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    Re: SNO-T tests
    From: George Huxtable
    Date: 2005 Nov 30, 11:24 -0000

    Ken Gebhart wrote-
    
    > I have been paying occasional attention to your posts (due to travels),
    > and
    > it seems to me that you are neglecting the effect of drum eccentricity.
    > The
    > readings of the micrometer drum itself can be in error by as much as 20 or
    > 30" of arc all by itself. This is caused by any microscopic deformation of
    > the drum shaft, or errors in machining (or damage to) the worm gear. This
    > can be added (plus or minus) to any errors determined on the arc.  This
    > will
    > pretty much make a mess of any attempts to calibrate the arc unless all
    > measurements are made at the same drum reading (not likely when measuring
    > stellar distances).
    >
    > It seems to me that a way to get a handle on your own drum eccentricity
    > might be to measure a moon- star distance over a period of about 2 hours.
    > This should give a series of readings over a complete revolution of the
    > drum, that could be plotted of graph paper to see what is happening.
    
    And to me that seems a plausible explanation for some measurement errors. It
    would result in a cyclic error repeating at one-degree intervals. Ken's
    suggested test makes sense too, as the movement between Moon and star is
    slow enough to explore the interval between one degree-mark and the next,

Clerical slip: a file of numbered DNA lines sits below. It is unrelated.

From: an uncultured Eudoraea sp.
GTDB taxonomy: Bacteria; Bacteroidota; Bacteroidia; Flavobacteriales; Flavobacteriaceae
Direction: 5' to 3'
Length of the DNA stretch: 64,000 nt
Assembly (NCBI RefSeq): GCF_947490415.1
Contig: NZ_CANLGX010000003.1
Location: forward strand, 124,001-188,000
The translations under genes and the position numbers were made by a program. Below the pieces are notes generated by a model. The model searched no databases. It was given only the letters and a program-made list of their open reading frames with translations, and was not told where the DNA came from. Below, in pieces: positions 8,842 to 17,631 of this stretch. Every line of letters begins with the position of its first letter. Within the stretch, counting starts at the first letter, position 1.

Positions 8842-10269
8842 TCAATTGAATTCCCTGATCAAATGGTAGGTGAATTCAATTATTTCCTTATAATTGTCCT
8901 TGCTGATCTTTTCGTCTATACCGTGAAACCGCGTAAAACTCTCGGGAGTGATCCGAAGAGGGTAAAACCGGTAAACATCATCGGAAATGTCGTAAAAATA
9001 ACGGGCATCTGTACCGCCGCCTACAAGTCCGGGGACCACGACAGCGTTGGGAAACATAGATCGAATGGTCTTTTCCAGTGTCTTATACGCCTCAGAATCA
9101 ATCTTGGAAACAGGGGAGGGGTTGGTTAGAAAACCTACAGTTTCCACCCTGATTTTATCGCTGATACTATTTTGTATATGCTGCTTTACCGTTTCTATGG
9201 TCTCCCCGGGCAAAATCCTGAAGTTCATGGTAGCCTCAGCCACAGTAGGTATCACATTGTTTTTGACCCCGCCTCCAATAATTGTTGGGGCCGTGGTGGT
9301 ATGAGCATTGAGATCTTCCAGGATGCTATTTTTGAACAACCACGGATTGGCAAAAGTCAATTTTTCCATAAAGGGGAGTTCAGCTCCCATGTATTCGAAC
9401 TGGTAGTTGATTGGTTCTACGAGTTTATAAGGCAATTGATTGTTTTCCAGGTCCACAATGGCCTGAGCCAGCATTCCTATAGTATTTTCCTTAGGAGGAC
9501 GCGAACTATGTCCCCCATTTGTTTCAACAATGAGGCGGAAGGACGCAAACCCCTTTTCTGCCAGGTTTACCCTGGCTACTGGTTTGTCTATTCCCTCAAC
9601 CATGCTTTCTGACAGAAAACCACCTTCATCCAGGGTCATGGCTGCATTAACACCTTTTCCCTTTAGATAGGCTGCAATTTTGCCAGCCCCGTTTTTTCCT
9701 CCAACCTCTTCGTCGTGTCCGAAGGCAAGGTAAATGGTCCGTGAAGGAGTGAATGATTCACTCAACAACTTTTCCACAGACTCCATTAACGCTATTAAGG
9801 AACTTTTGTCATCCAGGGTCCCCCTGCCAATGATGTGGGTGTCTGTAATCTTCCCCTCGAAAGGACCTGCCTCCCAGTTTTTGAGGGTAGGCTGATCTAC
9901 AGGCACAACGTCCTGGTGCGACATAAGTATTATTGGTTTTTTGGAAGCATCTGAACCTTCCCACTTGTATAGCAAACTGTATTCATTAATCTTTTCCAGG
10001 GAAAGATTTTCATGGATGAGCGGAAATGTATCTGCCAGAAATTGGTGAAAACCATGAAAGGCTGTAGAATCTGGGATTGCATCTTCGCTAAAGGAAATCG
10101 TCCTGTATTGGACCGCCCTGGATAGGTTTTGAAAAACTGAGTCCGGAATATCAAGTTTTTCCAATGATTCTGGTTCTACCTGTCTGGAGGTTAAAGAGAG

with multiple observations over a coupleof hours. Measuring altitudes would
    suffer from all the problems of precise horizon observation.
    
    Repeated star-to-star distances would also provide a good test, as the same
    star-pair would always occupy roughly the same position on the drum, just
    varying by a few minutes due to refraction (which needs correcting for).
    Repeated tests on different nights around the same sidereal time should
    always give exactly the same angle. Perhaps an even better, and simpler,
    test, would be of horizontal sextant angle between two distant landmarks, as
    long as the sextant can be reliably put into exactly the same location each
    time.
    
    ======================
    
    And Alex wrote, ten days ago or so-
    
    "Disclaimer for George:
    I understand that the issues discussed here are far from the
    practical needs of a small-boat navigator:-) Still I think these are
    proper questions for discussion on this list. My concern is whether
    I can take reliable Lunars under good conditions from land to 0.2'
    precision,
    and whether it is possible at all, and whether it is possible with
    my SNO-T."
    
    Response from George-
    
    Alex doesn't really need to defend himself here. I may chuckle a bit, about
    such attempts at extreme precision, wondering how the experts will fare when
    faced with real-life out at sea. But I don't scoff at such tests, to
    determine the ultimate precision of an instrument and discover the origin of
    any errors. That can only be done from on land. I agree that the questions
    are proper ones, and Alex has my full permission to continue his
    investigations, and indeed, for what it's worth, my blessing.
    
    George.
    
    contact George Huxtable at george---.u-net.com
    or at +44 1865 820222 (from UK, 01865 820222)
    or at 1 Sandy Lane, Southmoor, Abingdon, Oxon OX13 5HX, UK.
    
    
    

       
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